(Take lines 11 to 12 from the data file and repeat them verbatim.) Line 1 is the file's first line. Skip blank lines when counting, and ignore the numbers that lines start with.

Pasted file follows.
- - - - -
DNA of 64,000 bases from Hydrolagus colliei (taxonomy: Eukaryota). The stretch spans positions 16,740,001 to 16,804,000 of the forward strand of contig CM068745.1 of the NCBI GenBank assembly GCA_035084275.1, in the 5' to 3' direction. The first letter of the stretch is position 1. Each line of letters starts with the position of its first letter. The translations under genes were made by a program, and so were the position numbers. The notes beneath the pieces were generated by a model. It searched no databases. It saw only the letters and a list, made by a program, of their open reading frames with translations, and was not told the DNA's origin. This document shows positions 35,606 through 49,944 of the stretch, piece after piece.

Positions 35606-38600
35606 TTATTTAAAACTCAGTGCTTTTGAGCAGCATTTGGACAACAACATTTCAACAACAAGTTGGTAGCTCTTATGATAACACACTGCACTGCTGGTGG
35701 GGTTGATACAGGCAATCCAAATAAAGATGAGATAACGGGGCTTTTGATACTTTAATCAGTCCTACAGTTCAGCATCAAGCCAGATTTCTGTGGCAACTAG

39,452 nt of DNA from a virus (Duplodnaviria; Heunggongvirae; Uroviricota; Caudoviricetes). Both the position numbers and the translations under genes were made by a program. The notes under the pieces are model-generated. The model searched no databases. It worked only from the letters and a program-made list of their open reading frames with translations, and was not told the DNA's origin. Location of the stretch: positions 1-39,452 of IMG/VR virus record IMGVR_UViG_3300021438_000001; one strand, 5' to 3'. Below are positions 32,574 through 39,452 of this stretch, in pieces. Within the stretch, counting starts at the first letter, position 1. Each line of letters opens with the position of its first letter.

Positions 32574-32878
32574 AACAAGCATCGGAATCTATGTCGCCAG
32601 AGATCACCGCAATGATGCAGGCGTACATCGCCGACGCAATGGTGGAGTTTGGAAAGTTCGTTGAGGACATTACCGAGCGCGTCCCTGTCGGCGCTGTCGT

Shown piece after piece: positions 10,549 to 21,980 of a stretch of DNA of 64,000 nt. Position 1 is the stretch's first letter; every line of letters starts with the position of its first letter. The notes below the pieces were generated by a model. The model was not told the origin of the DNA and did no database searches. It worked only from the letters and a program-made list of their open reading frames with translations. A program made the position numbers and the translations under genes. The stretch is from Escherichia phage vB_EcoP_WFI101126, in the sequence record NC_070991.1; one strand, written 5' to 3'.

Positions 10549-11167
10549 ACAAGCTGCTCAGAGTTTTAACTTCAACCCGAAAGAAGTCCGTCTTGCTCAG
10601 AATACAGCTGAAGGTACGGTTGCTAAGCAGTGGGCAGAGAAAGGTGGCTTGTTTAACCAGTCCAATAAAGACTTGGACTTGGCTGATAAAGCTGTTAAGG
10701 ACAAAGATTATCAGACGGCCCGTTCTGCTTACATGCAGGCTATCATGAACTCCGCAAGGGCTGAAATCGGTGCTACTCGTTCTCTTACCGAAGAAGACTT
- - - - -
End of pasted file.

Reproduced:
10549 ACAAGCTGCTCAGAGTTTTAACTTCAACCCGAAAGAAGTCCGTCTTGCTCAG
10601 AATACAGCTGAAGGTACGGTTGCTAAGCAGTGGGCAGAGAAAGGTGGCTTGTTTAACCAGTCCAATAAAGACTTGGACTTGGCTGATAAAGCTGTTAAGG